Claims:
We claim:

1. A ceiling fan, comprising in combination: a ceiling fan motor; and a plurality of twisted fan blades attached to the ceiling fan motor, each of the blades being planar shaped and having a continuing twist running from a root end to a tip end of each blade, the root end of each blade has a greater width than a width of the tip end of each blade, and each blade has a bottom concave curved surface and a top convex curved surface, wherein rotating of the blades increases air flow coverage under the ceiling fan to be greater than using non-twisted blades.

2. The ceiling fan of claim 1, wherein each of the blades includes: a length of approximately 52 inches.

3. The ceiling fan of claim 1, wherein each of the blades includes: a length of approximately 54 inches.

4. The ceiling fan of claim 1, wherein each of the blades includes: a length of approximately 60 inches.

5. The ceiling fan of claim 1, wherein each of the blades includes: a length of approximately 64 inches.

6. The ceiling fan of claim 1, wherein the plurality of blades includes: three to five twisted blades.

7. The ceiling fan of claim 1, wherein the root end of each blade has a greater degree of twist than the tip end of each blade.

8. The ceiling fan of claim 1, wherein the root end of each blade has a width span of approximately 6.7 inches running to the tip end which has a width span of approximately 3.5 inches.

9. The ceiling fan of claim 1, wherein each blade includes: a continuously rounded leading edge.

10. A ceiling fan, comprising in combination: a ceiling fan motor; and a plurality of twisted fan blades attached to the ceiling fan motor, each of the blades being planar shaped and having a continuing twist running from a root end to a tip end of each blade, the root end of each blade has a greater width than a width of the tip end of each blade, and each blade has a continuously rounded leading edge, wherein rotating of the blades increases air flow coverage under the ceiling fan to be greater than using non-twisted blades.

11. The ceiling fan of claim 10, wherein each of the blades includes: a length of approximately 52 inches.

12. The ceiling fan of claim 10, wherein each of the blades includes: a length of approximately 54 inches.

13. The ceiling fan of claim 10, wherein each of the blades includes: a length of approximately 60 inches.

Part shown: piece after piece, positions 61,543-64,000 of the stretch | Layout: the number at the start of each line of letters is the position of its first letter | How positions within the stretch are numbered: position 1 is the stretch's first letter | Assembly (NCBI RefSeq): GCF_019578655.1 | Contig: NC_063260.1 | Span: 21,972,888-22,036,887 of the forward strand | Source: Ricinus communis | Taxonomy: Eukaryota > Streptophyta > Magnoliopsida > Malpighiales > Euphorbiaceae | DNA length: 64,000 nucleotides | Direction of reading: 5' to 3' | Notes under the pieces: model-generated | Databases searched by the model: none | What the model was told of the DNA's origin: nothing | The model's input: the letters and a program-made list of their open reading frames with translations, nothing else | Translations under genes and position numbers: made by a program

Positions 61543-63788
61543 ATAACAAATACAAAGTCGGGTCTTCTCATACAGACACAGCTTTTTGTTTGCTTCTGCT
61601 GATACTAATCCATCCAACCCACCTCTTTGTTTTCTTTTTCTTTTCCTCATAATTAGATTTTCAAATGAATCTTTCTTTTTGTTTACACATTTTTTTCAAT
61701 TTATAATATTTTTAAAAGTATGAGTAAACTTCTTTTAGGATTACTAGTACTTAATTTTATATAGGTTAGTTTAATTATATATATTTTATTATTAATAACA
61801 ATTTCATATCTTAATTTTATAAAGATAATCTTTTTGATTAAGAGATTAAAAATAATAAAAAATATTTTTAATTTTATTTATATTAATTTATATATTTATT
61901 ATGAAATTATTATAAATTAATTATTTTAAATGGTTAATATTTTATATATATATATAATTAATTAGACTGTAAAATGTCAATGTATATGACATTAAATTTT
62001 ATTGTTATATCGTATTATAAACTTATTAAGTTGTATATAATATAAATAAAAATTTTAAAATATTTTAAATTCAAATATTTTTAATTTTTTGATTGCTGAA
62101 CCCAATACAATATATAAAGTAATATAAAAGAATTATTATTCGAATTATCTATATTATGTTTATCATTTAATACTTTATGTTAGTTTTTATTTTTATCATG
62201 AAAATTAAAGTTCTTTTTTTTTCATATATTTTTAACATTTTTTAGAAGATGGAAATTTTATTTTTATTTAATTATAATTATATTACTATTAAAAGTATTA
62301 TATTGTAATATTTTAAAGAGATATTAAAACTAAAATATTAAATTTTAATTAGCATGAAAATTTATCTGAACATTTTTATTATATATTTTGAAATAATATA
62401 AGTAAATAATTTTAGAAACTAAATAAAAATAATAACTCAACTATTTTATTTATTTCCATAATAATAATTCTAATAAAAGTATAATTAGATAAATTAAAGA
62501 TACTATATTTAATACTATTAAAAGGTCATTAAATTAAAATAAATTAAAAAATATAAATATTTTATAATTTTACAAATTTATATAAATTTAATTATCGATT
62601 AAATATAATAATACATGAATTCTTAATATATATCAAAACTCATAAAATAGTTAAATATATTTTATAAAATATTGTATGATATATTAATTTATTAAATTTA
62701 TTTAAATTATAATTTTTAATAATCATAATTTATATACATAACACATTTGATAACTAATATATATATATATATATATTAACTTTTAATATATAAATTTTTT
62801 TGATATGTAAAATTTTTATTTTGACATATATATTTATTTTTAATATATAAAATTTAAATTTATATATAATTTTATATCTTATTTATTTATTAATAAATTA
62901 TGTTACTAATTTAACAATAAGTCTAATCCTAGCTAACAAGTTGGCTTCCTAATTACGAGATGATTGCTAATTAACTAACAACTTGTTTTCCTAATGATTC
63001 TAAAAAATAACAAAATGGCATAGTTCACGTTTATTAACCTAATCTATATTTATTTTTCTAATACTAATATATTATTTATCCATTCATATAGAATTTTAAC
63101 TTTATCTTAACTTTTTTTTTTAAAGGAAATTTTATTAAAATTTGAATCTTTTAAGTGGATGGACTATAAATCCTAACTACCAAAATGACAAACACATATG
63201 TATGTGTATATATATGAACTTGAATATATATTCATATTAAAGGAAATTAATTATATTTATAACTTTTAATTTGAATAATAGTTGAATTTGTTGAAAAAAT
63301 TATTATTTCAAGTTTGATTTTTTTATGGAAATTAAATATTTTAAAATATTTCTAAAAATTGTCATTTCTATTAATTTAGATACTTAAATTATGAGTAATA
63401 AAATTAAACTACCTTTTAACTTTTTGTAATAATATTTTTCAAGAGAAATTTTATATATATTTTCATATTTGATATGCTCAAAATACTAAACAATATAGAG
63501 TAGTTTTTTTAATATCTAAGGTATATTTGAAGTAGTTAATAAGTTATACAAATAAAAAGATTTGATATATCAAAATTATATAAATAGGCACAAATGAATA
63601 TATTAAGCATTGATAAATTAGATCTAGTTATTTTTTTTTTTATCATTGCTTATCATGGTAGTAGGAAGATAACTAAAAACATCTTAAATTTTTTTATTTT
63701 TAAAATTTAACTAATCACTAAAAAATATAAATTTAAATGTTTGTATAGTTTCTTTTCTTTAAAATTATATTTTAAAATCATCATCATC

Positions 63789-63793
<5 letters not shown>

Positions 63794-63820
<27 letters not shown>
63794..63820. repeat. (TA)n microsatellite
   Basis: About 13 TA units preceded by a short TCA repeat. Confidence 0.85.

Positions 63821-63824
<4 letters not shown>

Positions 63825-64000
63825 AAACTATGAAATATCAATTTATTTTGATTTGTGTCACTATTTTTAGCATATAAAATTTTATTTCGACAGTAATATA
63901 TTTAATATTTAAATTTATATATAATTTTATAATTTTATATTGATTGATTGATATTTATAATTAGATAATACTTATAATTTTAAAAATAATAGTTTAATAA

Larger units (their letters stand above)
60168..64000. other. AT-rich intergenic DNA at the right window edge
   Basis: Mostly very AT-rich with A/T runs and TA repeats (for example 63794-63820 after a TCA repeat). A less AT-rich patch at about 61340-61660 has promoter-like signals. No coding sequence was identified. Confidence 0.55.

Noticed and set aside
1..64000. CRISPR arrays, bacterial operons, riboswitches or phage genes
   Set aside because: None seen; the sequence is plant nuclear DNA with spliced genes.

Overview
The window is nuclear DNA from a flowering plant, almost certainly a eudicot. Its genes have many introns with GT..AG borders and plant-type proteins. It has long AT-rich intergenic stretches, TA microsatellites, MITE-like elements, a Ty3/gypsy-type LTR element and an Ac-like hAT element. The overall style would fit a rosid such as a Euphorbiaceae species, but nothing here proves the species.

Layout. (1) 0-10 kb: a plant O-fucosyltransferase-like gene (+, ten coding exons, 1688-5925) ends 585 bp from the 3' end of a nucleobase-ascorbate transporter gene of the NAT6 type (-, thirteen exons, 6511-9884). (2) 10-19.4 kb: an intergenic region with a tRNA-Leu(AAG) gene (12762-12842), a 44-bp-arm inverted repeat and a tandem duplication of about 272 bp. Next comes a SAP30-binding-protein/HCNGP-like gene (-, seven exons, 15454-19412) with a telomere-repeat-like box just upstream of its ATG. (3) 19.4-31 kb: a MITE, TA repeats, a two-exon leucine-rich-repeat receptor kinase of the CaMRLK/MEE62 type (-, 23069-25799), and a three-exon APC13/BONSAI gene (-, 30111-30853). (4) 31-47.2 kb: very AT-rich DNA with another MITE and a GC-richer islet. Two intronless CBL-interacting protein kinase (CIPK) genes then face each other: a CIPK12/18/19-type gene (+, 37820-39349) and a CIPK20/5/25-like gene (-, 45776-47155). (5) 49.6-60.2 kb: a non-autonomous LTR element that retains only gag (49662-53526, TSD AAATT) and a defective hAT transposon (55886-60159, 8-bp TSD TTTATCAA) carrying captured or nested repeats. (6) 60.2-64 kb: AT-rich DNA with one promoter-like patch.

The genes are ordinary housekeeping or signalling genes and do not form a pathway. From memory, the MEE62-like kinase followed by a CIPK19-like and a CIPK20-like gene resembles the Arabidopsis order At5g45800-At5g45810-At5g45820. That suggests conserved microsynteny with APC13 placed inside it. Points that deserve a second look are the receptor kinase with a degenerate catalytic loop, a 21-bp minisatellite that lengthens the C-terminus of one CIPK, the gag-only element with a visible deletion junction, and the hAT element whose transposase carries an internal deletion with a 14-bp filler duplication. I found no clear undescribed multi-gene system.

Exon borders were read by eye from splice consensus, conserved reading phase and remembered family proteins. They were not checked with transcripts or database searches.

14. The ceiling fan of claim 10, wherein each of the blades includes: a length of approximately 64 inches.

15. The ceiling fan of claim 10, wherein the plurality of blades includes: three to five twisted blades.

16. The ceiling fan of claim 10, wherein the root end of each blade has a greater degree of twist than the tip end of each blade.

17. The ceiling fan of claim 10, wherein the root end of each blade has a width span of approximately 6.7 inches running to the tip end which has a width span of approximately 3.5 inches.

18. A ceiling fan, comprising in combination: a ceiling fan motor; and a plurality of twisted fan blades attached to the ceiling fan motor, each of the blades having a substantially continuous twist between a root end and a tip end of each blade, the root end of each blade has a greater width than a width of the tip end of each blade, and each blade has a bottom concave curved surface and a top convex curved surface, wherein rotating of the blades increases air flow coverage under the ceiling fan to be greater than using non-twisted blades.

19. A ceiling fan, comprising in combination: a ceiling fan motor; and a plurality of twisted fan blades attached to the ceiling fan motor, each of the blades having a substantially continuous twist between a root end and a tip end of each blade, the root end of each blade has a greater width than a width of the tip end of each blade, and each blade has a rounded leading edge, wherein rotating of the blades increases air flow coverage under the ceiling fan to be greater than using non-twisted blades.

Description:

BACKGROUND AND PRIOR ART

Ceiling fans have been around for many years as a useful air circulator. The popular blade style over the years is a flat planar rectangular blade that can have a slight tilt, as shown for example in U.S. Pat. Nos. Des. 355,027 to Yound and Des. 382,636 to Yang. These patents while moving air are not concerned with maximizing optimum downward airflow. Furthermore, many of the flat ceiling fan blades have problems such as poor performance at high speeds, wobbling, and excessive noise that is noticeable to persons in the vicinity of the fan blades.